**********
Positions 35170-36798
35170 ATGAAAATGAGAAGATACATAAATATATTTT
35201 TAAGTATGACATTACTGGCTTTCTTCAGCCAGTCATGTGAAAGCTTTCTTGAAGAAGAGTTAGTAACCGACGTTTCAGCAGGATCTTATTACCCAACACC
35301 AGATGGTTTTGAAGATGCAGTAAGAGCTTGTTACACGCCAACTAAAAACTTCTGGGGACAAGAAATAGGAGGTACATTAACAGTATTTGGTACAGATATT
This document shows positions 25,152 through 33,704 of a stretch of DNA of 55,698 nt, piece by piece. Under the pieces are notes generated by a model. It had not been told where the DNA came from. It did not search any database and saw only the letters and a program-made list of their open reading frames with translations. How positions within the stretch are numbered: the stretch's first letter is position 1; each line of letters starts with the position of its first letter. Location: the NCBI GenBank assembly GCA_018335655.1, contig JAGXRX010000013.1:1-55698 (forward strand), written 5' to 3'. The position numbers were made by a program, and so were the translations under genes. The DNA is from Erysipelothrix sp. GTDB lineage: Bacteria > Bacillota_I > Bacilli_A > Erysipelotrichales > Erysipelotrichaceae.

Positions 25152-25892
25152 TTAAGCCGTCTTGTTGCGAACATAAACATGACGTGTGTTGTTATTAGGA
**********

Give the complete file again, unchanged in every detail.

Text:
Positions 35170-36798
35170 ATGAAAATGAGAAGATACATAAATATATTTT
35201 TAAGTATGACATTACTGGCTTTCTTCAGCCAGTCATGTGAAAGCTTTCTTGAAGAAGAGTTAGTAACCGACGTTTCAGCAGGATCTTATTACCCAACACC
35301 AGATGGTTTTGAAGATGCAGTAAGAGCTTGTTACACGCCAACTAAAAACTTCTGGGGACAAGAAATAGGAGGTACATTAACAGTATTTGGTACAGATATT
This document shows positions 25,152 through 33,704 of a stretch of DNA of 55,698 nt, piece by piece. Under the pieces are notes generated by a model. It had not been told where the DNA came from. It did not search any database and saw only the letters and a program-made list of their open reading frames with translations. How positions within the stretch are numbered: the stretch's first letter is position 1; each line of letters starts with the position of its first letter. Location: the NCBI GenBank assembly GCA_018335655.1, contig JAGXRX010000013.1:1-55698 (forward strand), written 5' to 3'. The position numbers were made by a program, and so were the translations under genes. The DNA is from Erysipelothrix sp. GTDB lineage: Bacteria > Bacillota_I > Bacilli_A > Erysipelotrichales > Erysipelotrichaceae.

Positions 25152-25892
25152 TTAAGCCGTCTTGTTGCGAACATAAACATGACGTGTGTTGTTATTAGGA